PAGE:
Rudolph, Paul Marvin, 1918–97, American modernist architect, b. Elkton, Ky. Rudolph taught at several universities and served as chair of the Yale architecture department from 1958–65. He was one of the most influential American architects of the mid-20th cent., creating buildings that were often characterized by boldly contrasting masses, complexly interlocking spaces, and innovative surfaces. He designed the Jewett Art Center (1959) at Wellesley College, the Greeley (Colo.) Forestry Building (1959), the Government Service Center in Boston (1963), and the famous Brutalist-style Art and Architecture Building (1964, now Paul Rudolph Hall) at Yale. His other works include the Earl Brydges Memorial Library in Niagara Falls, N.Y. (1970–75), and the Burroughs Wellcome corporate headquarters, Durham, N.C. (1970, now the Elion-Hitchings Building) and the Chapel at the Chandler School of Theology (1979) in Atlanta. He also designed many residences in Sarasota, Fla. and townhouses in Manhattan, e.g., his own home, a cantilevered quadruplex at 23 Beekman Place. Many of his highly spatial later commissions of the 1980s were in Southeast Asia, e.g., Beach Road II, Singapore (1981–82), the Dharmala office building, Jakarta (1986), and the Bond Centre, Hong Kong (1987, now the Lippo Centre).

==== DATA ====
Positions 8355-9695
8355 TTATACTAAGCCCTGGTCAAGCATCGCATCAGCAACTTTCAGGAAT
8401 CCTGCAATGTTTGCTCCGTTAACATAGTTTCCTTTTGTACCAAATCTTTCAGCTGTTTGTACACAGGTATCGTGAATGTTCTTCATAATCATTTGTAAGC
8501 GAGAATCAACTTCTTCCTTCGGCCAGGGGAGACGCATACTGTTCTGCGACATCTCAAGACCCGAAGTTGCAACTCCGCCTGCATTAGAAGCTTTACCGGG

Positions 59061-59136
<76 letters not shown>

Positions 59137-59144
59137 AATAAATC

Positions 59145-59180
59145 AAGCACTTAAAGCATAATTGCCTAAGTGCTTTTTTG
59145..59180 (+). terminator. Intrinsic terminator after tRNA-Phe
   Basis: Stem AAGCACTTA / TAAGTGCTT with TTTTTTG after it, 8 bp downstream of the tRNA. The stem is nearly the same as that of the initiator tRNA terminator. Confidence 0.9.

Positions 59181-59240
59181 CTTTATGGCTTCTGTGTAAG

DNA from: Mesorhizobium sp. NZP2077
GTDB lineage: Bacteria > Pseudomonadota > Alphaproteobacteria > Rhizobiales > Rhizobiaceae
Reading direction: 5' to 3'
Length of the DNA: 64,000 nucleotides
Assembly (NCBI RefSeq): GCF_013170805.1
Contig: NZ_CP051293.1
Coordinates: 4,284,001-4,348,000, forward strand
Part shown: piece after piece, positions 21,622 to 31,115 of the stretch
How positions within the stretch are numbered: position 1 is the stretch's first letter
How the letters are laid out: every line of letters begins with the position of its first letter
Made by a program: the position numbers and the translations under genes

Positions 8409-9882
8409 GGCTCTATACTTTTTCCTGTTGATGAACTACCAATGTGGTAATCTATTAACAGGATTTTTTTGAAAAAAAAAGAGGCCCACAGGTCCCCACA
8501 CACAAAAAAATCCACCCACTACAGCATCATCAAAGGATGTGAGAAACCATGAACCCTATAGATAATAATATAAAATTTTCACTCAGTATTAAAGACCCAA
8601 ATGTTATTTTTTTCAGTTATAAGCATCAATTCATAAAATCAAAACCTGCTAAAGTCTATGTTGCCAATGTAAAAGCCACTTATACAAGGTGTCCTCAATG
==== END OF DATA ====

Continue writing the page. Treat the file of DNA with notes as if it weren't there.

See his book on architecture (1970); S. Moholy-Nagy, The Architecture of Paul Rudolph (1970); T. Monk, The Art and Architecture of Paul Rudolph (1999); E. Stoller, The Yale Art & Architecture Building (1999); R. De Alba, Paul Rudolph: The Late Work (2003); C. Domin and J. King, Paul Rudolph: The Florida Houses (2006); C. Mottalini, After You Left/They Took It Apart: Demolished Paul Rudolph Homes (2013) T. M. Rohan, The Architecture of Paul Rudolph (2014).
The Columbia Electronic Encyclopedia, 6th ed. Copyright © 2023, Columbia University Press. All rights reserved.
See more Encyclopedia articles on: Architecture: Biographies